He took his own supplement, Ultimate Power Meal, for a month and became extremely ill; one batch of Power Meal apparently contained 1,000 times more vitamin D than it should. That is, it contained 2,000,000 IU of vitamin D3 per serving instead of 2,000 IU per serving. Mr. Null became sicker and sicker as he gulped it down. …

(He survived, but very likely suffered kidney and possibly other organs and blood vessels would be my guess. Too high levels of vitamin D does result in increased levels of calcium in our blood. That is why I cut back my calcium level to 800-100 mg. I check it monthly and seems to be holding steady in the middle of the normal range. Jim)

By 1948, the medical community began condemning the use of such massive doses of vitamin D as evidenced by a paper from Johns Hopkins University.

Howard JE and Meyer RJ. Intoxication with vitamin D. J. Clin. Endocrinology. 1948;8(11);895-910.

The authors reference 12 earlier papers on vitamin D intoxication with calcification of everything from the kidneys to the sclera of the eyes. The first symptoms of vitamin D toxicity in their series of 11 patients were weight loss and fatigue, which occurred before the anorexia (poor appetite) and vomiting.

All of their patients suffered from kidney damage and anemia. Virtually all of the patients had a characteristic eye lesion, which are calcium deposits in the sclera and cornea, just beneath the conjunctival basement membrane.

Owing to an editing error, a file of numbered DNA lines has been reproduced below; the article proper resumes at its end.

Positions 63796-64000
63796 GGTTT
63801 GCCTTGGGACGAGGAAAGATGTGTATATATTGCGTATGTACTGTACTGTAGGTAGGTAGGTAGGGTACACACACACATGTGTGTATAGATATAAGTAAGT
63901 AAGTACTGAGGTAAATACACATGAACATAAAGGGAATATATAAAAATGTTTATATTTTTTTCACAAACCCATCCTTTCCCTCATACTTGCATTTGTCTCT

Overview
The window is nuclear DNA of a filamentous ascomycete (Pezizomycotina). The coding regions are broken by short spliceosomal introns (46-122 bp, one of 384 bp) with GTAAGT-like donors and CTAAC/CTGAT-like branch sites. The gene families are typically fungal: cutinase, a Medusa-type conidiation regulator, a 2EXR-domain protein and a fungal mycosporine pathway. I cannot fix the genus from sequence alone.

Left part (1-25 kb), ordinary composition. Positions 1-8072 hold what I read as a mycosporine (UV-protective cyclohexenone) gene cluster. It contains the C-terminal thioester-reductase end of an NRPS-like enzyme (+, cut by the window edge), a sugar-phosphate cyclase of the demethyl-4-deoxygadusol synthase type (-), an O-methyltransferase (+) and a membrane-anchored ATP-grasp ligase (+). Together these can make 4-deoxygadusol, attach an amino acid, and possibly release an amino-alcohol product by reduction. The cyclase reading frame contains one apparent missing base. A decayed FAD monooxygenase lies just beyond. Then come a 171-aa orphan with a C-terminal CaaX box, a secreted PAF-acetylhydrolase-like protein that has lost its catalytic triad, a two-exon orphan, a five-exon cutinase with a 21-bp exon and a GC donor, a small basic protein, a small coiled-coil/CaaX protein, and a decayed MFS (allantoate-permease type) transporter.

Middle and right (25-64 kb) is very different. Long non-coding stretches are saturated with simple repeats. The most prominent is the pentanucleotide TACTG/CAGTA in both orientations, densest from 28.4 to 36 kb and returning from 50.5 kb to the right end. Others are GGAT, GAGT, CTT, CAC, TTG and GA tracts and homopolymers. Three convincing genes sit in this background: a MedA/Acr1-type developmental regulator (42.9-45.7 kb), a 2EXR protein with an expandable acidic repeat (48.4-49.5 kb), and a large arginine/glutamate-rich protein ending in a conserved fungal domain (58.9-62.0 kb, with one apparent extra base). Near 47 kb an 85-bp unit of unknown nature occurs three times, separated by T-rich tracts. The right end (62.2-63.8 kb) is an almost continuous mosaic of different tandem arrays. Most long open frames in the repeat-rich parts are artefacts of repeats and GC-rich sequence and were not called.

All patients had high blood calcium, ranging from 12.4 to 15.1 mg per 100 cc. Dosages of vitamin D ranged from the lowest at 150,000 IU/day for 4 months (serum calcium 13.9) to the highest at 500,000 IU/day for 18 months (serum calcium 14.3). They reported on another patient who developed hypercalcemia after she reported taking 300,000 IU of vitamin D2 for only 2 weeks; she also had eye lesions evident on slit lamp exam. Although accurate follow up was not possible due to the fact the patients came from around the country, no patients died but some suffered permanent renal damage from the excessive doses of vitamin D. …

The dark ages of vitamin D meant that for several generations of doctors, vitamin D was toxic at all but the most meaningless doses. Its use to treat asthma and arthritis became verboten. For fifty years, doctors forgot about vitamin D – other than vitamin D deficient rickets – because of fear of toxicity. …

Out of the dark ages and Real Science on Vitamin D Emerges

… Professor Reinhold Vieth of the University of Toronto showed us the way out of the dark ages with an objective review of the toxicity literature.

Vieth R. Vitamin D supplementation, 25-hydroxyvitamin D concentrations, and safety. Am J Clin Nutr. 1999 May;69(5):842-56.

What Vieth’s paper showed was that there is a difference between 5,000 IU per day and 50,000 IU per day, the first being a physiological dose and the second being a pharmacological dose, a drug. However, in 1999 the world was using neither dose properly, in that no doctors were prescribing 5,000 IU per day and no scientists were studying 50,000 IU per day.

After Vieth’s paper, in the first few years of this century, a steady stream of vitamin D papers began flowing out of research labs… scientists published 1,582 new papers on vitamin D in the first six months of 2010.

Very few are about toxicity, instead they cover a breathtaking variety of diseases. These papers raise the possibility that many of the diseases that we take as being part of the human condition are not part of the human condition, instead they are simply the result of the toxicity scare: vitamin D deficiency.